I am having a bit of difficult differentiating between the terms yield curve and spot rate curve as used in reading 57 of the CFAI readings. Specifically on the bottom of page 101 they mention that nominal spreads are based off of the Treasury yield curve whereas the Z-spread and OAS use the Treasury spot rate curve. Does anyone have this concept down and can explain in a simple, straightforward way with an example? I’d really appreciate the help. Thanks, -J
You get the yield curve (sometimes called the “coupon” curve) if you plot yield-to-maturity of (say) Treasury bonds against their maturity. You get the spot curve (also called the “zero” curve) if you perform bootstrapping on the yield curve. As the result of bootstrapping, the zero curve now plots YTM of zero coupon bonds against their respective maturities.
One thing confuses me about the spot rate is: (1) spot rate is supposed to the the YTM for a zero-coupon bond (2) so if a one-year zero-coupon bond has a YTM of 8%, the spot rate is 8%, the price (PV)should be calculated using the discount rate of 8% If it’s a one-year coupon bond, I know that we should discount the first coupon payment by 4%, which is half of 8%, but I don’t understand why we should discount the last payment (2nd coupon plus principal by (1+4%)^2 rather than 8%.
Coupon payments are semi-annual. First coupon is for 1 period @ 4%. 2nd coupon is for 2 periods @ 4%. Both these coupons occur in the first year. so by the method of boot-strapping to determine the price of the bond CPN / 1.04 + (CPN + Face)/1.04^2 = Price of the bond. Does that answer the question? CP
Portfolio Wrote: ------------------------------------------------------- > One thing confuses me about the spot rate is: > > (1) spot rate is supposed to the the YTM for a > zero-coupon bond > (2) so if a one-year zero-coupon bond has a YTM of > 8%, the spot rate is 8%, the price (PV)should be > calculated using the discount rate of 8% > > If it’s a one-year coupon bond, I know that we > should discount the first coupon payment by 4%, > which is half of 8%, > > but I don’t understand why we should discount the > last payment (2nd coupon plus principal by > (1+4%)^2 rather than 8%. Also, if the 6 month spot rate is 4% in the example above, then 8% is the BOND EQUIV. YIELD. The actual yield, as you can see from (1.04)*(1.04)= 8.16% due to interest compounding on a semi-annual basis. ie. 100/1.08 = 92.59 but 100/(1.04)^2 = 92.45 If 8% was the actual annual yield on the bond, the you would discount each coupon payment at a 6 month rate of (1.08^1/2) -1 = 3.92%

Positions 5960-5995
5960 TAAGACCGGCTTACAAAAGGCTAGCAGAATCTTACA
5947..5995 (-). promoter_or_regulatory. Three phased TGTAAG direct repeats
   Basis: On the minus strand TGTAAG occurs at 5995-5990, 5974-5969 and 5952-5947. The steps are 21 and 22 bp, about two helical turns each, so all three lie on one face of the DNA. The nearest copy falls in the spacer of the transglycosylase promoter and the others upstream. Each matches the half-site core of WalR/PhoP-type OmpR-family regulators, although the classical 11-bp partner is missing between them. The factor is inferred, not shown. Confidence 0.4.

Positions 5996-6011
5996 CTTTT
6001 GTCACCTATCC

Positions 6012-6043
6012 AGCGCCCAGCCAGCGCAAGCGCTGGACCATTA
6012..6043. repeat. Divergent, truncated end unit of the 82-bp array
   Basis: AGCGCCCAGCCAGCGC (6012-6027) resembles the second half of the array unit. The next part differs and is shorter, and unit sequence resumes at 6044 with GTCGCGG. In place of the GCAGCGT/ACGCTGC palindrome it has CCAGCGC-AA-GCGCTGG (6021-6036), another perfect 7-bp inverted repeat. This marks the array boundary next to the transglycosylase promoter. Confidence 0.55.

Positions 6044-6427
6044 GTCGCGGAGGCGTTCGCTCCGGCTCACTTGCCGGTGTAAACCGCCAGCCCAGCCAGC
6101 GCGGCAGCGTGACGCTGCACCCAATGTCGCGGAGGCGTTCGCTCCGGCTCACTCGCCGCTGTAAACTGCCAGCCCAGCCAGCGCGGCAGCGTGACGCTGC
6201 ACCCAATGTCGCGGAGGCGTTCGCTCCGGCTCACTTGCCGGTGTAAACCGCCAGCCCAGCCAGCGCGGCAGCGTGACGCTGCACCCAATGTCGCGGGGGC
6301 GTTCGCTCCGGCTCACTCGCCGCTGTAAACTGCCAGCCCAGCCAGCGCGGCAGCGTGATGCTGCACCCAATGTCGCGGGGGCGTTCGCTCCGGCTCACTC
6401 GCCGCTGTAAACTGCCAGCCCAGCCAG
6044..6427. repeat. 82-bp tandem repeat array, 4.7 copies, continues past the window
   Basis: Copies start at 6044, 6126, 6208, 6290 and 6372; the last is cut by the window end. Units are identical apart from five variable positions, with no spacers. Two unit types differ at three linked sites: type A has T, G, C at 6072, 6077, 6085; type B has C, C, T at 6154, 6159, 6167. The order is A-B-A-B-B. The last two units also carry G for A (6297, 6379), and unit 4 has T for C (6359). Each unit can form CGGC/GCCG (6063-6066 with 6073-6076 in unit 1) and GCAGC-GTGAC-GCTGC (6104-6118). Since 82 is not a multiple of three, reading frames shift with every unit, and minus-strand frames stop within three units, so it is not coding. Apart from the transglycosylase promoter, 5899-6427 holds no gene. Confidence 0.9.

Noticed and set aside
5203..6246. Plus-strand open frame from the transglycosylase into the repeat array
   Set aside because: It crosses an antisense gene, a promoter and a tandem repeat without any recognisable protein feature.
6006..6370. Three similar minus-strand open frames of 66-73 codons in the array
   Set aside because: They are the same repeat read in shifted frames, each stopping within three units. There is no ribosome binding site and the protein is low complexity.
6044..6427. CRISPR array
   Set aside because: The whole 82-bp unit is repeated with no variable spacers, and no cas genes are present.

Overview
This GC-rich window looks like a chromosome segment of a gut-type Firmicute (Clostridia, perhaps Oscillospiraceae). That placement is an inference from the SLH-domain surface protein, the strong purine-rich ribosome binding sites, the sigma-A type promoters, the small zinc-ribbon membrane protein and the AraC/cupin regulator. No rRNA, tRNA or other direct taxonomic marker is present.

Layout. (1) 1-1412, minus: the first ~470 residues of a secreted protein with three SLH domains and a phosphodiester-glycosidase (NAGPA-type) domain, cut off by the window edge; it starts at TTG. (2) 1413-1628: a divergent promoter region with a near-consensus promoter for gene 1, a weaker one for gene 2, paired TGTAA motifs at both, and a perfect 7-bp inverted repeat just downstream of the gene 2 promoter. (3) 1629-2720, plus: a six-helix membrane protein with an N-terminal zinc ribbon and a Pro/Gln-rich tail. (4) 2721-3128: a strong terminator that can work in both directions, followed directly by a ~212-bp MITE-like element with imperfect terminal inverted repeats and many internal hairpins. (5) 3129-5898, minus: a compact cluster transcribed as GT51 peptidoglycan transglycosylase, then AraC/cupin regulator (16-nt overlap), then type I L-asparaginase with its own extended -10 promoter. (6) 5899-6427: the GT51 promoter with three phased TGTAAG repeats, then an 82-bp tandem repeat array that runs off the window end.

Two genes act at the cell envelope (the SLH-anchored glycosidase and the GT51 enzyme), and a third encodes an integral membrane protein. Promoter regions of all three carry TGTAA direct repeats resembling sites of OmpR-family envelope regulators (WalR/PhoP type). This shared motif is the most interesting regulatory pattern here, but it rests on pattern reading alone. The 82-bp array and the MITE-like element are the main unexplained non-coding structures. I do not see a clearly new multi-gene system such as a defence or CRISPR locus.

Thanks a lot. So the spot rate is actually a BEY, we should not use it to discount the cash flows, rather, to get the discount rate, we should divide spot rate by 2 and elevate it to power of 2*n n is the year I was confused because I thought the spot rate is the result, rather than a BEY
Just to clarify: The BEY is simply 2 times the 6 MO SPOT rate. To get the discount rate for each semiannual cash flow (6 mo spot rate) you want to divide the BEY by 2. The 1 yr spot rate can then be found by: (1 + 6mo Spot)^2 If the 6 month SPOT rate was 4%, the BEY would be 8% and the 1 yr spot rate would be 8.16%
Actually, disregard that last post. I completely mixed up those terms and that is not correct… walked away and now I can’t edit however.
To use your example: If the 6 month SPOT rate was 4%, the BEY would be 8% and the 1 yr spot rate would be 8% as well However, to discount the cash flow one year from now, we should use (1+4%)^2 which is 1.0816. Is that correct? If so, what’s 1.0816 called? Effective annual rate?